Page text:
We’ve shared specific Lemons Wish Lists for both Chrysler and General Motors in the past. So it seems due to dump on the Ford Motor Company. We could do a general Ford list, but considering the treatment we gave for Chrysler (late-model vehicles) and GM (weird hatchbacks), we figured Ford deserved similar specificity. Considering Ford was the last of the Big Three to downsize their model line in 1970s, there could only be one option: Fords of the Malaise Era.
Indeed, Lemons’ own Judge Phil coined the phrase “Malaise Era” when talking about a 1979 Ford Granada. Opinions vary on the Malaise Era’s real date range, but we’ll stick with the original era, 1973-1983, that Phil/Murilee defined. Without further adieu, we present six Malaise Era Fords we’d love to see in Lemons.
Go big and/or go home. The last of the monstrous Personal Luxury Coupes was came with a 230-inch wheelbase and all of modern life’s amenities. Sure, you’ll need a weight waiver for the nearly 5,000-pound curb weight, but this whale can occupy two corners at once at some Lemons tracks. That’s gravitas. Even if you don’t purchase any of Lincoln’s vaunted Designer Editions, the cush Mark V remains an immensely awesome Last of Its Kind.
Much like GM’s Acadian brand, Ford sold a line of cars—usually Mercury based—at Canadian dealerships under the Meteor nameplate. The last years of Meteor overlap the Malaise Era’s first half, although Ford of Canada had turned the name over to “Mercury Meteor.” In any case, the Montcalm and Rideau 500 could be bought throug 1976. After that, Canadians could buy the Mercury Marquis Meteor, basically just an entry-level Mercury Marquis.
Initially part of the Ford Torino model line, the Elite represented one of Ford’s attempts to appeal to the Malaise Era shift from performance to luxury. Though one could order the Elite with Ford’s massive 460 cubic-inch V8, the Elite shared its platform with the contemporary Cougar XR7. As such, you could score one with opera windows, a fake Landau-style roof, and an interior fit for a Victorian sitting room. The Elite would be phased out after 1976 but serve as the basis for the transition-era 1977-1979 Ford Thunderbird.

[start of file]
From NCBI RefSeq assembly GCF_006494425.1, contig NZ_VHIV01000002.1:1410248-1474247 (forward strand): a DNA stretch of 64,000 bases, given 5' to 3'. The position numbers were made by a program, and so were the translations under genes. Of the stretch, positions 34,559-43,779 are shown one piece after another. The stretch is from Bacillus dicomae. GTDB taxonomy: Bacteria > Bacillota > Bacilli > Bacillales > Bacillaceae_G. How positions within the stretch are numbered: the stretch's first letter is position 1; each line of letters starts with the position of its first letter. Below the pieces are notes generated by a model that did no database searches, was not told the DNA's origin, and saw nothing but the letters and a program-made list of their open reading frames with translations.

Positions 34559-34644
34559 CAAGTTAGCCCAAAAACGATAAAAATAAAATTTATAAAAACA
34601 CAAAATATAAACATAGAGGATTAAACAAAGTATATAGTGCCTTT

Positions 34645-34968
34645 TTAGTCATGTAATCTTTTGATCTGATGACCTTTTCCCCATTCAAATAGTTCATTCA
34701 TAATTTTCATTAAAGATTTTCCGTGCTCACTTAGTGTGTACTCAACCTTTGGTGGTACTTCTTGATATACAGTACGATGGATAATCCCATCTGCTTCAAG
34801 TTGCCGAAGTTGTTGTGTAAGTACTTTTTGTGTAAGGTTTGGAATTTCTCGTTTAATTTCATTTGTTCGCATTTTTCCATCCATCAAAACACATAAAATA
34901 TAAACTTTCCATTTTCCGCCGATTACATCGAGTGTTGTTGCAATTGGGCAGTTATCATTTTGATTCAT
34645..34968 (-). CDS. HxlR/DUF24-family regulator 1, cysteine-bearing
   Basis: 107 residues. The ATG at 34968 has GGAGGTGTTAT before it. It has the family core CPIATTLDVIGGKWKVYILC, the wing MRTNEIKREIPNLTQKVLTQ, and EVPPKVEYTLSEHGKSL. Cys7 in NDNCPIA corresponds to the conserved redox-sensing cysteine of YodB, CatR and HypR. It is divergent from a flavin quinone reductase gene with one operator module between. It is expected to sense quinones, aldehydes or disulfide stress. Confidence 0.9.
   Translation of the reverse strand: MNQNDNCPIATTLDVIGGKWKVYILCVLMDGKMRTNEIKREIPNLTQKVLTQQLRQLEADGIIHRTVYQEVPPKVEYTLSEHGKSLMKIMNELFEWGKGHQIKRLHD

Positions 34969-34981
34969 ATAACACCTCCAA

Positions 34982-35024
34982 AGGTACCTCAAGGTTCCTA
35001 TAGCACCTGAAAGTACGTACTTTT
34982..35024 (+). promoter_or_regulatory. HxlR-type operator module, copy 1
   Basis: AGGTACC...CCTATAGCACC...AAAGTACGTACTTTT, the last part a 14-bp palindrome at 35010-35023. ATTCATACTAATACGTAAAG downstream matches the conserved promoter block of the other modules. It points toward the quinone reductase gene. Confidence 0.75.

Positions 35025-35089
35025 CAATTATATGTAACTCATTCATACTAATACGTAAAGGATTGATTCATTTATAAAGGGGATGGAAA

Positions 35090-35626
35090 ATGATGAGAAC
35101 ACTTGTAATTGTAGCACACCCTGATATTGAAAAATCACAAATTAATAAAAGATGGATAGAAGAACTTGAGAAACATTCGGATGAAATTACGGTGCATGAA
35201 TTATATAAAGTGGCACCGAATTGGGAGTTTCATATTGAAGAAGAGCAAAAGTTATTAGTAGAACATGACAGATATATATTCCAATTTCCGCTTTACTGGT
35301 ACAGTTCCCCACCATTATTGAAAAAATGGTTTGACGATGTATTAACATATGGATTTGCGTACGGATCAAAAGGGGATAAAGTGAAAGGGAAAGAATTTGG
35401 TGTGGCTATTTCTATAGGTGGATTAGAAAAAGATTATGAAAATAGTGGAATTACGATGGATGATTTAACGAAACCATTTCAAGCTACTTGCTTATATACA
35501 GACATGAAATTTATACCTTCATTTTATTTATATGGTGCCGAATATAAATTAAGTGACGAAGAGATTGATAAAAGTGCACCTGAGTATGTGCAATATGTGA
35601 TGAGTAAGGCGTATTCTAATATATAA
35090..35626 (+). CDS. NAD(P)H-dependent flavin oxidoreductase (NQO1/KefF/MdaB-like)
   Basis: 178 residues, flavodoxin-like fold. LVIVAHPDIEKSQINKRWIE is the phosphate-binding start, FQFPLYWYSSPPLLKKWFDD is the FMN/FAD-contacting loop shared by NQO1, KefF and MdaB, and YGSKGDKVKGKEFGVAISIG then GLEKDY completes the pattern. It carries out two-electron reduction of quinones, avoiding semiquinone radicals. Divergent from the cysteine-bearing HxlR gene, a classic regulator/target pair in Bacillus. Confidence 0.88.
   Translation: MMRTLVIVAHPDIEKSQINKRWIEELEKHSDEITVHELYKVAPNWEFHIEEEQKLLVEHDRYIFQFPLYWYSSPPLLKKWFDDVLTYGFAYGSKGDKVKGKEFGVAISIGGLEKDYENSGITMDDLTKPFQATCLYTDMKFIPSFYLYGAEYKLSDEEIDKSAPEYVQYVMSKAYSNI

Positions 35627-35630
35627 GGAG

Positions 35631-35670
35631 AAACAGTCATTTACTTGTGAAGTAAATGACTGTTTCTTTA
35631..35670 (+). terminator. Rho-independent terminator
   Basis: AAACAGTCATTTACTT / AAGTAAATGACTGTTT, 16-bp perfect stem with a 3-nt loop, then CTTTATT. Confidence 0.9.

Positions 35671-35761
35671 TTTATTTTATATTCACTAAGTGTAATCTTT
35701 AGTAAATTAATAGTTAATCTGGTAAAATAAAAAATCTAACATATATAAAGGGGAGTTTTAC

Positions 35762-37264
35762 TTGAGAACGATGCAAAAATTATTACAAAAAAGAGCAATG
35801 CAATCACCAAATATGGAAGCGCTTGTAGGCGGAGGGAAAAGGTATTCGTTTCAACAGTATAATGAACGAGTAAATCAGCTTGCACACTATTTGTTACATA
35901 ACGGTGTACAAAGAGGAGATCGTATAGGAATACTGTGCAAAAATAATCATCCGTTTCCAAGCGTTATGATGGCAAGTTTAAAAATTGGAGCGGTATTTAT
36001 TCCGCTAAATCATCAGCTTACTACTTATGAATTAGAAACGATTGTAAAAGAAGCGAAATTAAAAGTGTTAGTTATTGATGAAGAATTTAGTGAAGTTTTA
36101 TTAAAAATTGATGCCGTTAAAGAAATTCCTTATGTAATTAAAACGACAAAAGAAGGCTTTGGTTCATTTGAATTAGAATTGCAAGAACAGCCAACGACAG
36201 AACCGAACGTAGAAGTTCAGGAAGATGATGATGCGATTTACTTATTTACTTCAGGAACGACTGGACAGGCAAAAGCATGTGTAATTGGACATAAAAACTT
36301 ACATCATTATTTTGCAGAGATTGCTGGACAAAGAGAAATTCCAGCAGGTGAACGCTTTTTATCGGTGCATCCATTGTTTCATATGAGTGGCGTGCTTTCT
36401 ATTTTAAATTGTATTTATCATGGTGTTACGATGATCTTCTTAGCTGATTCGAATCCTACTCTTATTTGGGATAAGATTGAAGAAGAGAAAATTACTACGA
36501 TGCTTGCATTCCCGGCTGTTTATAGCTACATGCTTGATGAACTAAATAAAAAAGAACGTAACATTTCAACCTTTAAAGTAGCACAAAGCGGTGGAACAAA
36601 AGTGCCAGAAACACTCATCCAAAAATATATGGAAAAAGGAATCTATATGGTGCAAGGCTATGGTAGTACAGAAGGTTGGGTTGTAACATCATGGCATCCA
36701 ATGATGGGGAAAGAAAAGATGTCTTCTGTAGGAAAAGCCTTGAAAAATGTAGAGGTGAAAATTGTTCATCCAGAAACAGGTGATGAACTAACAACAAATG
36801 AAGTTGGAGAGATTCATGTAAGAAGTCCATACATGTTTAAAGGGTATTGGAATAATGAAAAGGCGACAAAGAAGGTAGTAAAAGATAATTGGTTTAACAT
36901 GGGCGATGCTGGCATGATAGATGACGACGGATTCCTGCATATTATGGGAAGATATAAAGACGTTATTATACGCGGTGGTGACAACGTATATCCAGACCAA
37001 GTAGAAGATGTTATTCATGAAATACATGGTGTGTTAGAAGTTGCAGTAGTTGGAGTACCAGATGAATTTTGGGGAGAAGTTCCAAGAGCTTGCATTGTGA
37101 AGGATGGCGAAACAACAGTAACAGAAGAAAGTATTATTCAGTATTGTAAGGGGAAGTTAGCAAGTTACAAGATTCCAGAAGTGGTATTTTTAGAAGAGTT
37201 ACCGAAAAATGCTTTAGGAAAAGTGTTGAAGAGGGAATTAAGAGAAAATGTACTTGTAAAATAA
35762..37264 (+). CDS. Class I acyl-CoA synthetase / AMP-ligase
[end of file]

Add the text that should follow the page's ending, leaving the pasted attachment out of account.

When Ford finally downsized in the late 1970s, the Versailles represented part of that movement. Much like its platform-mate Ford Granada and Mercury Monarch, the Versailles was considered a mid-size car. Lincoln offered it with a fake continental-style trunk that put it its pseudo-bustleback style ahead of the Cadillac Seville. Ford offered the Versailles with a Windsor V8, either 302 or 351 cubic inches. It came originally with only a three-speed automatic, although retrofitted manual options are probably plentiful. Wikipedia points out that the Versailles was the first production car with clearcoat paint.
When Ford switched the Thunderbird to its smaller Fox platform in 1980, the company retained a boxy design for three model years. And like the Versailles, the luxurious T-Bird came with only an automatic transmission. That resided behind an optional inline-six for 1980-1981 before replacement by the 3.8-liter Essex V6 in ‘82. The standard V8 was Ford’s nearly forgotten 255 cubic-inch Windsor, although a truly filled-out options sheet netted the emissions-chocked 302. Of note: Ford’s ubiquitous five-button keyless entry doorpadd debuted on this Thunderbird in 1981.
Around 1980, the Big Three finally began catching up to their imported rivals with economy car builds. The Lynx was the Ford Escort’s “upscale” cousin and both would remain fixtures for the majority of the 1980s. We’ve had a few early Escorts in Lemons but somehow never a Lynx. We’ll gladly take any of Mercury’s econobox, but those chasing true misery will hopefully find a turbocharged 1983-1984 Lynx RS. Believe it or not, that turbocharged 1.6-liter engine (theoretically) made 120 horsepower in a sub-2,000-pound car. You could dominate with that
What Malaise Era Ford would you bring? Or, perhaps, which one have you brought? We’ll always welcome another Ford EXP or a Mercury Zephyr, for example. Want more Lemons ideas? See a whole bunch of Lemons Wish Lists below.
Lemons Cars We’d Like to See, Part 1
Lemons Cars We’d Like to See, Part 2
Late-Model American Cars We’d Like to See
Lemons Cars We’d Like to See, Part 3
Six More Cars On Our Wish List
Still More Wish List Cars
Weird GM Hatchbacks for Lemons
Even More Wish List Cars
Five American Cars With Imported Engines
7 Cars for Class C Domination
Late-Model Chryslers Tailor-Made for Lemons
5 Crapcan Repeats Always Welcome in Lemons